Uncorked Ventures Blog

Julia Austin
November 3, 2014 | Julia Austin

The Best Wines to Drink with Pumpkin Treats

With Thanksgiving and Christmas within our sites, and not to mention the market shelves filled with pumpkin-flavored treats and your free will to eat said treats because you’re an adult—damnit…! Okay, we got ahead of ourselves there thinking about pastries. But as we were saying, you need a good wine to enjoy all those pumpkin goodies with this fall and winter. And here are the wines for the job.

Innocent Bystander Pink Moscato

This refreshing wine with its bright pink grapefruit and mandarin offset some of the richer flavors of pumpkin desserts, but it also has notes of cotton candy and toffee apple, which pick up some of the nuttiness of pumpkin pie.

Chateau Des Charmes Late Harvest Riesling Niagara Peninsula, Ontario

This is a nice crisp Riesling that you can drink several glasses of (which you’ll need because you want to try every dessert at the enormous dessert table—duh) without getting tired of it. The wine has notes of peach and nectarine, so it’s fruity but light and great for heavy or cream-based pumpkin desserts.

Inniskillin’s Sparkling Icewine

All you want to do is leave room for dessert after a big holiday meal, and it also happens to be one of the most challenging things to do. At least you can save a little room by sticking to this refreshing, bubbly wine. The bubbles actually aid digestion—something you could probably use a little help with at this time.

Andrew Quady Essensia, California

Let’s say what everyone is thinking right off the bat: it doesn’t hurt that this wine has 15% ABV since where there is pumpkin pie there are often insufferable in-laws, relatives and unwanted guests. But, this wine boasts much more than booze. It’s made from the orange muscat grape, so it has all the aromas you’d want of fall like orange blossom, pear, honey and apricot. It’s great if you’re having a pumpkin pie that has a lot of spices.

Pedro Ximénez Sherry

If you want a rich, full wine to eclipse your pie, this is it. Often made with raisins, this port wine is quite sweet, but the sweetness is slightly cut by the 15% to 17% alcohol content.

Château Lamothe Guignard

This sweet white wine is part of the Bordeaux family. It has strong notes of honey, as well as some ripe, sweet orange and slightly bitter marmalade—perfect for a zesty but sweet pumpkin dessert. Charles Thomas Pouilly-Fuisse This is a truly complimentary wine for pumpkin pie, with notes of baked apple and cinnamon—the flavors of fall. But because it’s a Chardonnay, it also has a crisp acidity that works well to temper a rich dessert.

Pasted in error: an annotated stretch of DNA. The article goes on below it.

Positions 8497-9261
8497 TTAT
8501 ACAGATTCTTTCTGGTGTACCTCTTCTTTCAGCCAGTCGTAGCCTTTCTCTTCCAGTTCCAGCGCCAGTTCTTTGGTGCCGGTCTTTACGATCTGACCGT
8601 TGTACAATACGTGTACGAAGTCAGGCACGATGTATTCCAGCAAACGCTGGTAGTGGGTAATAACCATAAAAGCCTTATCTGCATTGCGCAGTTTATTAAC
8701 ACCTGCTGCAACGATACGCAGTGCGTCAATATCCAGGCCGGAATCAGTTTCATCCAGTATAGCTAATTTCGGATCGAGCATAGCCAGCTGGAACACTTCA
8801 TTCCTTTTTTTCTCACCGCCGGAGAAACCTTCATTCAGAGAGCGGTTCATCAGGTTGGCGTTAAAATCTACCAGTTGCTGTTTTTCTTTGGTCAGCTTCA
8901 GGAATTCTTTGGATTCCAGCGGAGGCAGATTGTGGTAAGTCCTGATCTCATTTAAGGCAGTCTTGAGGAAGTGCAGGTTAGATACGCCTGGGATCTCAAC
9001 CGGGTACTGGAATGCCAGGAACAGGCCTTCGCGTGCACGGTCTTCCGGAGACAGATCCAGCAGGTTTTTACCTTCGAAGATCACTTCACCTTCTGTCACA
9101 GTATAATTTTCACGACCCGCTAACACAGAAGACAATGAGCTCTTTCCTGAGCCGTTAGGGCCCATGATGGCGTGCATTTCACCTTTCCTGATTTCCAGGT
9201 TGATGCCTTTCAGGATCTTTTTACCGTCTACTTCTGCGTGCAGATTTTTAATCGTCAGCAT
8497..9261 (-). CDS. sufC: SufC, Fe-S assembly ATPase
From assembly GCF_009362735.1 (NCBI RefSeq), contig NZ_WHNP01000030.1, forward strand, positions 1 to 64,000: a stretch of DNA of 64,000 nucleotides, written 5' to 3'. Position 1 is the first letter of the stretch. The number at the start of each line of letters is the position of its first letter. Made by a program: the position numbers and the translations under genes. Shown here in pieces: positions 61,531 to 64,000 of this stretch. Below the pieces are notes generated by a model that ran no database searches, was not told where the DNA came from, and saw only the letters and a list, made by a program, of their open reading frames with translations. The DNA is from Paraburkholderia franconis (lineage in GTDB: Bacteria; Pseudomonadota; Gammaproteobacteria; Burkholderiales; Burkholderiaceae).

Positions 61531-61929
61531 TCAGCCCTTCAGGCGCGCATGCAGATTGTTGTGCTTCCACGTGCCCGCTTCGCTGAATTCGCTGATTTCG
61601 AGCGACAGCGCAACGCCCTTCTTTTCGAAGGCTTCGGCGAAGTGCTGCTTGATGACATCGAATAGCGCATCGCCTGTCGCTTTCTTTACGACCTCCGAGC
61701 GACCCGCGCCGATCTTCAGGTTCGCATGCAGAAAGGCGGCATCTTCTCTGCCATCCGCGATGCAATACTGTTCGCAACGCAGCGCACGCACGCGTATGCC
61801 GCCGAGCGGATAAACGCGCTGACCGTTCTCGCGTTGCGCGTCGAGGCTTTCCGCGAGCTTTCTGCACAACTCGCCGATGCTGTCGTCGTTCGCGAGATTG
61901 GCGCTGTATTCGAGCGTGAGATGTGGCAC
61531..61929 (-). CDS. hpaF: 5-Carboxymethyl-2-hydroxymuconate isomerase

Mark Aselstine
November 2, 2014 | Mark Aselstine

Kasauri Petite Sirah Napa Valley

About Kasuari: If there was ever a stealth and unknown label coming out of Napa Valley, this is it.

Kasuari is a relatively new project from winemaker Michael Peters, who spends his days helping to craft the critically acclaimed Sonoma wines of Quivira. Sourced from an area of Napa Valley called “The Terraces” this is an interesting Petite Sirah, perhaps more unique than I believe the major wine critics to believe.

I’ve run into Terraces abbreviations before and while there is a winery that uses the name as part of their nomenclature, when winemakers refer to the Terraces, they aren’t referring to a single vineyard and certainly not the entry level price point driven winery that is using the name these days. Instead, they’re referring to the hillsides on the eastern edges of Napa Valley, as wineries and vineyard sites off the Silverado Trail begin to climb into the foothills.

It’s an interesting region and one that didn’t come to the forefront of Napa Valley until the early 90’s when names like Signorello Estate & Darioush started espousing the virtues of Napa Valley grapes, grown with at least a bit of altitude. After all, not everyone was going to be able to find space on the valley floor and some of these vineyards were significantly older than what’s down there anyway, many planted in the 60’s, or even before.

For Petite Sirah when vine age is often capped at 25 years or so elsewhere in California, growers are risking yields anywhere past that point, in the old world they’ll often let a vine continue to be in ground until it goes 2 vintages without a harvest. In Napa though, other than Corison, I’ve never heard of another winery with a similar setup...especially when it comes to Petite Sirah which generally confuses consumers.

Even at our higher end wine club levels, have you ever bought a Petite Sirah at a wine store without prodding? Most of the other old Petite Sirah vineyards were long ago grafted onto Cabernet. For that reason alone, this is an interesting wine, to me at least. It’s also interesting because at 25 Brix, it’s about twice the sugar content as regular grape juice that my 3 year would enjoy drinking, alcohol content rises along with it of course.